Tuesday, January 12, 2010

A Handful of Days

My poor old uncle, aged 83, long burdened by Parkinson's Disease and cancer, and who recently had a nasty fall that rendered him unconscious for a few days, revived sufficiently yesterday to tell his wife and doctors "No more".
No more meds, no more food. He has decided to turn his face to the wall and slip away. He has had enough, and I can't say I blame him. Despite everything, his intelligence has remained intact, and until very recently there were traces of his habitual dry wit and self -deprecating humour. An active and fit man, with an encyclopaedic knowledge of miltary history, his illness has mostly entailed an agonising curtailment of his former pleasures. His wife of over fifty-five years, herself a cancer survivor, was still (quite voluntarily) pushing him round in a wheelchair until a few weeks ago, but her increasing frailty would have soon made a nursing home an inevitability for him. He knew that, whatever, he was not destined to return to sleep in his own bed. He is currently in a side room of a small local hospital, tended and as comfortable as he can be. According to my mother (his sister) the nursing and pastoral care is exemplary and it is close enough for family visiting to be easy. But we are talking of less than a handful of days here. A gentle slide into the void, tenderly held in the arms of Morpheus, the quiet extinguishing of his light.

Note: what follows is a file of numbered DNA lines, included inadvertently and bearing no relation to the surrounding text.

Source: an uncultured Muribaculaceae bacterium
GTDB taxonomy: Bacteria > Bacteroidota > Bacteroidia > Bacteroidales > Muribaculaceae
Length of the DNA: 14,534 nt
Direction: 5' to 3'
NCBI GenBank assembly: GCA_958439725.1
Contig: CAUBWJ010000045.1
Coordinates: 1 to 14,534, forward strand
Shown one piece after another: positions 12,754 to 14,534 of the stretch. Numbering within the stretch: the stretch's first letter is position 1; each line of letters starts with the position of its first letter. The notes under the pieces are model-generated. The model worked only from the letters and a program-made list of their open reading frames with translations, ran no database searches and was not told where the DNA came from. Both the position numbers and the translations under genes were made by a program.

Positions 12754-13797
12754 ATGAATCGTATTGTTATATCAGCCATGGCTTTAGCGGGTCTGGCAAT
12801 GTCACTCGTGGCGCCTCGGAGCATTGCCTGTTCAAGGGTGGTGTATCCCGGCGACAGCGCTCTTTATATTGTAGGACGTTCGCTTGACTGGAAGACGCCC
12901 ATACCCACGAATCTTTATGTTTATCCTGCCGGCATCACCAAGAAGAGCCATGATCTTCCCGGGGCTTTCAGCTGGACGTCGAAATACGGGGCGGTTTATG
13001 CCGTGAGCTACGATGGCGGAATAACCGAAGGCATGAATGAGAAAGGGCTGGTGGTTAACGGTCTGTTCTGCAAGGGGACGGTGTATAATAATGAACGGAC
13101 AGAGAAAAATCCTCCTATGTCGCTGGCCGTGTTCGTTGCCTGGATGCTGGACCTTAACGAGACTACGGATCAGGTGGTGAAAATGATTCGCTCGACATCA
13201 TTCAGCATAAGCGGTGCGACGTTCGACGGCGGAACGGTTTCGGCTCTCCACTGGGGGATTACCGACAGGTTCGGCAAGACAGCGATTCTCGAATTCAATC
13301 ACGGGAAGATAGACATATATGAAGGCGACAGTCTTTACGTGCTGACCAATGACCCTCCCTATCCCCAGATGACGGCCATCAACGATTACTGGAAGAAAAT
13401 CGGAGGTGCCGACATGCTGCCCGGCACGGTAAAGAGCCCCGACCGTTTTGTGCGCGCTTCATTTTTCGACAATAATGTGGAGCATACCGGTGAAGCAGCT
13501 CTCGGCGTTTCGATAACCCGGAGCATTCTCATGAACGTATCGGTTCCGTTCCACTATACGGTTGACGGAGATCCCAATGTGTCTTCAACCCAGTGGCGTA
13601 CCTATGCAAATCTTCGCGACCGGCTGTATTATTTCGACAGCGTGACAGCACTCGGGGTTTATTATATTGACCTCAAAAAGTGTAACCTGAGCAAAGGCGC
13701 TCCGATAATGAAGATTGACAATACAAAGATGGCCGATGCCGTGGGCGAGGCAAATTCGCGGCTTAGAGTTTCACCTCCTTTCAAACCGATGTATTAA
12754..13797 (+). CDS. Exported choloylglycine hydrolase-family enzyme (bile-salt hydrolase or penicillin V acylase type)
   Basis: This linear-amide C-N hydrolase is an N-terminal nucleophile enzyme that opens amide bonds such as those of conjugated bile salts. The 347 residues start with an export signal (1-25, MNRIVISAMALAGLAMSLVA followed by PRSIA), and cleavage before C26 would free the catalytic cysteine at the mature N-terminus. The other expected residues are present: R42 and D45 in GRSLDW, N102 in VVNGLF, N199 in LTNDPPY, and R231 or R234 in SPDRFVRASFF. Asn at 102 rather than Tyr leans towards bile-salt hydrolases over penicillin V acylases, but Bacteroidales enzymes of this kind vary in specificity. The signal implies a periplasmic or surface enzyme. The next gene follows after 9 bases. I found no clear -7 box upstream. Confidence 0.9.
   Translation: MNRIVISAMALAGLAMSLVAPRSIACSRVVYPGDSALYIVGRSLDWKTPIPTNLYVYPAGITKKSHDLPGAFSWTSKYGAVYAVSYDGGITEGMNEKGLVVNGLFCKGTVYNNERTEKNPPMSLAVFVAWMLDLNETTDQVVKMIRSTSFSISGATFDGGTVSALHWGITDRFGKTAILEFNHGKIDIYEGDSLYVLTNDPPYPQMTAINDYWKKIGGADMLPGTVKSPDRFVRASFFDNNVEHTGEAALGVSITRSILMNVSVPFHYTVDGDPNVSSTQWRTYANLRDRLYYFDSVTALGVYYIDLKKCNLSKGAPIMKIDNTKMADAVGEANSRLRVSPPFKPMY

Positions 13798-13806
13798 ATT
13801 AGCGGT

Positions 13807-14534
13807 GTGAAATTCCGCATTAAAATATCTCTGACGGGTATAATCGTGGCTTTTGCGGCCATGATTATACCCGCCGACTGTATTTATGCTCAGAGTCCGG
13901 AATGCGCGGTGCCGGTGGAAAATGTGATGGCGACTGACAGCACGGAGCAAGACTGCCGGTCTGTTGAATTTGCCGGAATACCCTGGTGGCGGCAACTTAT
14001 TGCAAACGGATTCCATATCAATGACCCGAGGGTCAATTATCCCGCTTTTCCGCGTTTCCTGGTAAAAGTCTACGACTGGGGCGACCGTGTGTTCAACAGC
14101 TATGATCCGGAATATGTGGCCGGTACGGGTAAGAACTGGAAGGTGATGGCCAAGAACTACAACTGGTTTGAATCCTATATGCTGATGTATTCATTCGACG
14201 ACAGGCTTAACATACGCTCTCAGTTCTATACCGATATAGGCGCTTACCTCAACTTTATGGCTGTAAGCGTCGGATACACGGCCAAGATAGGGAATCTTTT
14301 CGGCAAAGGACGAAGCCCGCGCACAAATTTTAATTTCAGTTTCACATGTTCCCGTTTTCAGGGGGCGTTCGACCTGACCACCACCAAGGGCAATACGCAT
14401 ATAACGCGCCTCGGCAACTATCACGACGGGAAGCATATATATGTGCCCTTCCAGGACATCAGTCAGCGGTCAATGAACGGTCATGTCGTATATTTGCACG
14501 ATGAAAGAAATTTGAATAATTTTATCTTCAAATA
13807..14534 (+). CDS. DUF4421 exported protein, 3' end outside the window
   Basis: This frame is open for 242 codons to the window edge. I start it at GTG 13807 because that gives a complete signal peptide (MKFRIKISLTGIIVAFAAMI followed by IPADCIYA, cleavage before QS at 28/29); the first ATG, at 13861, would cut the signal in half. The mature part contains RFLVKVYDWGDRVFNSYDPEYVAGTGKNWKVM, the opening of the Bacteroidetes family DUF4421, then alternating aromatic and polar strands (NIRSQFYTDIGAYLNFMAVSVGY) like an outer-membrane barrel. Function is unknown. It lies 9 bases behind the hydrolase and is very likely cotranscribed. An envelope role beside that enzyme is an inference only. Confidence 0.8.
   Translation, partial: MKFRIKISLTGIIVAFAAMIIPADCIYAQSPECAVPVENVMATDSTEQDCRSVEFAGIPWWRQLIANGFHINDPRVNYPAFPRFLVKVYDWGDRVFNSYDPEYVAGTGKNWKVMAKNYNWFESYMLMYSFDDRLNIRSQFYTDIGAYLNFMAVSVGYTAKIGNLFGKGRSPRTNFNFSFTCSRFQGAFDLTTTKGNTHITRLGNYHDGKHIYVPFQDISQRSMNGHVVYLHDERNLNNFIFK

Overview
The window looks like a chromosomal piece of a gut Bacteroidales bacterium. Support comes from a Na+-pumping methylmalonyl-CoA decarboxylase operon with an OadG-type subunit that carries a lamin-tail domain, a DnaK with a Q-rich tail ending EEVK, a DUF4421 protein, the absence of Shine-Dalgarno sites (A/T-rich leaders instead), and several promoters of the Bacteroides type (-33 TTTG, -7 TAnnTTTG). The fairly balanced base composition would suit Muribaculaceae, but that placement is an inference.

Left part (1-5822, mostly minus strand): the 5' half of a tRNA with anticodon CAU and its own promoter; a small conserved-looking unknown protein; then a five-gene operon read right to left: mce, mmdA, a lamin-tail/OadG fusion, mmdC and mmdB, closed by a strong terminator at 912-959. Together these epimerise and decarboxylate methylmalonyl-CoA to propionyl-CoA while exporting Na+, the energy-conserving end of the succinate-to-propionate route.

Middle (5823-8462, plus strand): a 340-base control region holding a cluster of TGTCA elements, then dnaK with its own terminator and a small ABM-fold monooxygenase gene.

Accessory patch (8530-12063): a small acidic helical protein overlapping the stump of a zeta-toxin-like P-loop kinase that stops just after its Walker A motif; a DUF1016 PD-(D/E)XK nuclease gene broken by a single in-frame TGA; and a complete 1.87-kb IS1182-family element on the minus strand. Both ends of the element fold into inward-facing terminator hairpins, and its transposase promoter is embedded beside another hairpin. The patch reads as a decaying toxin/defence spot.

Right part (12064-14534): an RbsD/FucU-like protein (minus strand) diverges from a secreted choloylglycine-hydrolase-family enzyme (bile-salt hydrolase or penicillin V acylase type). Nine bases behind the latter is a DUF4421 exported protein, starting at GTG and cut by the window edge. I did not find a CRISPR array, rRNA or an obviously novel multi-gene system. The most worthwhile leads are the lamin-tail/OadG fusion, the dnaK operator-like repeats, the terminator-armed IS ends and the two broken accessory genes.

Eternal rest grant unto him, O Lord. May he rest in peace.


Anonymous said...

How moving - I admire your uncle. Iworked in palliative care for five or so years in cancer care and I only hope when my time comes that I am able to do what your uncle has decided to do.

I am glad he has a good nursing team around him too - that is so important - not to mention a good, pragmatic doctor. When I was a manager in residential care in the 80s I was on duty one evening when a 96 year old with dementia developed a nasty chest infection that turned into pnuemonia. The GP came out and said 'I can fill him full of antiboitics and send him off to hospital and he'll get better - or we can call his family and let them sit by the bed and let him go with a bit of dignity - what do you think?' We opted for the latter and he died three or so hours later - like Shakespeare on his birthday! Not a bad end.

I am reminded of the final words of the Office of Compline: "The Almighty Lord grant us a quiet night and a good end." I hope this for your uncle.


Hypatia said...

Thank you for your kind words LondonLad. After sinking into deep unconsciousness, my uncle passed away early this morning surrounded by his closest family. Thank goodness for medical staff who know when 'calling it a day' is an act of compassion and not a reproach to their skills.


Anonymous said...


I am sorry to hear this – but glad as well! I am sure you know what I mean when I say this!


Anonymous said...